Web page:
A: First off, just lucky for me that they couldn’t find anybody. I guess it means that the competition wasn’t too stiff, so that’s good. I freaked out when I found out. It was life changing. It was the pinnacle and more than I ever could have possibly imagined. There’s really nothing better than I could have imagined.
Q: With “Please Mr. Kennedy” nominated for a Golden Globe for Best Original Song, any chance you would perform the song at the Oscars if it’s also nominated?
A: Naw, it doesn’t fall under their thing. It’s just the nature of it. It’s strange because folk music is all about rearranging traditional music again, so that leaves out a whole genre of music, but that’s how it is. They’ve got their rules.
Q: How much research did you do into Dave Van Ronk and how much of his life did you incorporate into your performance?
A: I read his memoirs, The Mayor of MacDougal Street, and I read Chronicles, which is Dylan’s memoirs, when he talks about Van Ronk, and I listened and played his music. So whatever would infuse from that was great. Certain things about his life and being a Merchant Marine and being from the boroughs and some of his surliness [that were part of the fictional character], but Llewyen is not Van Ronk. Van Ronk was considered the Mayor of MacDougal Street and Llewyn is not the mayor of anything.
Q: Talk about the experience of working with the Coens and what’s the most important thing you took away from them?
A: They create a community of artists. Nobody has real ownership over a good idea, so you never even know who thought up what because we’re all just throwing out to the table and trying to build this thing together. It was the most relaxed, funny, comfortable set I’ve ever been on, and efficient. More than anything I take away from this, more than any award or box-office thing, is my friendship with those guys. It wasn’t just about the job, it was about their whole universe and the way they see the world and art and family and all those things. They let me in to all of that and that was the most enriching thing I could have asked for.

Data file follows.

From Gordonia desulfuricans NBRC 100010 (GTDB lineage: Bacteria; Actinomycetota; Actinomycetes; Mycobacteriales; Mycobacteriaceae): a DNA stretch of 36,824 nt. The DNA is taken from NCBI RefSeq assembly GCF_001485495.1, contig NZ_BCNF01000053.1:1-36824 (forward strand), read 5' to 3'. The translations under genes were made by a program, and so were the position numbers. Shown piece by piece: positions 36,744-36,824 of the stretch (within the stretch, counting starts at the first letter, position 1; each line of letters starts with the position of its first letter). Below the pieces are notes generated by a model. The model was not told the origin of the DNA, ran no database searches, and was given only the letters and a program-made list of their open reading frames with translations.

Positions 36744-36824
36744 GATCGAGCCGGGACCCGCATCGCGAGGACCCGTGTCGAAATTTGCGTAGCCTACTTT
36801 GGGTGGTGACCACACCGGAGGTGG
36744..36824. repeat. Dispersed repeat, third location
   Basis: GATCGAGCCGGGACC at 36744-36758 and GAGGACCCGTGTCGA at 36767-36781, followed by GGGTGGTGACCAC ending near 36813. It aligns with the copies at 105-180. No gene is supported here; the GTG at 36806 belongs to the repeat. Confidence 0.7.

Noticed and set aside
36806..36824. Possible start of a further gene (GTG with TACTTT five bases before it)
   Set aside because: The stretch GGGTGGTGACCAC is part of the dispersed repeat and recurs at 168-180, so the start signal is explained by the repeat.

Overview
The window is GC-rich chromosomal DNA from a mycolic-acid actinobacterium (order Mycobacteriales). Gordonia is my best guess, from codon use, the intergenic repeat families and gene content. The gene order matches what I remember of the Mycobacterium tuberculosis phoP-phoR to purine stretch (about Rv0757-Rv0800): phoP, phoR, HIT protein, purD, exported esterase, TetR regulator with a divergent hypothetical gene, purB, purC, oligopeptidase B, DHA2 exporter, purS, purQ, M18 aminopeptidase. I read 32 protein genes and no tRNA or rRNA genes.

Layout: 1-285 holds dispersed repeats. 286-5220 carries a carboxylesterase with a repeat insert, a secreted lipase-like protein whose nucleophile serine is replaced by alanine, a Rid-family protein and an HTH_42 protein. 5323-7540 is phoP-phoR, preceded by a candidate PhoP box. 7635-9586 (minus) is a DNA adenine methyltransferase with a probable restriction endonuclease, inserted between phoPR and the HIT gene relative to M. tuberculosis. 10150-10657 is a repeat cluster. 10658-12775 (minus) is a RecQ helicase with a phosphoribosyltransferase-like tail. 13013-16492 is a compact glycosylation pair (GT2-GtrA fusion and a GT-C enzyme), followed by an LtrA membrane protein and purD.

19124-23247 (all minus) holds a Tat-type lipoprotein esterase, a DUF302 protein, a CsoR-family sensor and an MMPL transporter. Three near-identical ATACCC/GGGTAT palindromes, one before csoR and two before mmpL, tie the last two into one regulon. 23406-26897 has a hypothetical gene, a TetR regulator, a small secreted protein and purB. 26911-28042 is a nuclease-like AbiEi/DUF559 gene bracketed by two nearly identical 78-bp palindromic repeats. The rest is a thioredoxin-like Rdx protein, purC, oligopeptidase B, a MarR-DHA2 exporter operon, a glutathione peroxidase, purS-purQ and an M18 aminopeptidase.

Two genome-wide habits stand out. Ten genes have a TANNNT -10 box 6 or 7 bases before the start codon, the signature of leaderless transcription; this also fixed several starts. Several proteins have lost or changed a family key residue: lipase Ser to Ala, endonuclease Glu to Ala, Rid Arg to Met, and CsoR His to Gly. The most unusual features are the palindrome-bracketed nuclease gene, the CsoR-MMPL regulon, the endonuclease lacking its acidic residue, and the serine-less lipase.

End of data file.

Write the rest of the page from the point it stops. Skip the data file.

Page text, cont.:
Q: Inside Llewyn Davis is a haunting film that stays with you. In several ways, this is perhaps the most un-Coen-like film they’ve done yet.
A: I agree. There’s a lot of history in every frame. I think the Coens don’t necessarily show you what life looks like but they definitely try to show you what life feels like. Particularly with this movie, you’re seeing what life looks like through the eyes of this guy and it’s grim and yet also absurd and beautiful as well.
Q: John Goodman is a force onscreen as the jazz guitarist who hates folk music. What was that like for you as an actor to watch him take over the film with this powerful, crazy performance?
A: Yeah, he’s ferocious and burns at an incredibly hot temperature, both figuratively and literally. He’s just so incredible in such a difficult role. Usually as an actor you get something back from others in a scene, but he was doing that straight to the back of my head. So that was all just self-generated. And he’s just very kind and gentle, and yet has this deep reservoir of anger and rage, which is really impressive. That was a very surreal moment when I was looking into the rearview mirror and saw John Goodman sitting back there and ahead of me the Coen Brothers.
Contact Kirk Baird at firstname.lastname@example.org or 419-724-6734.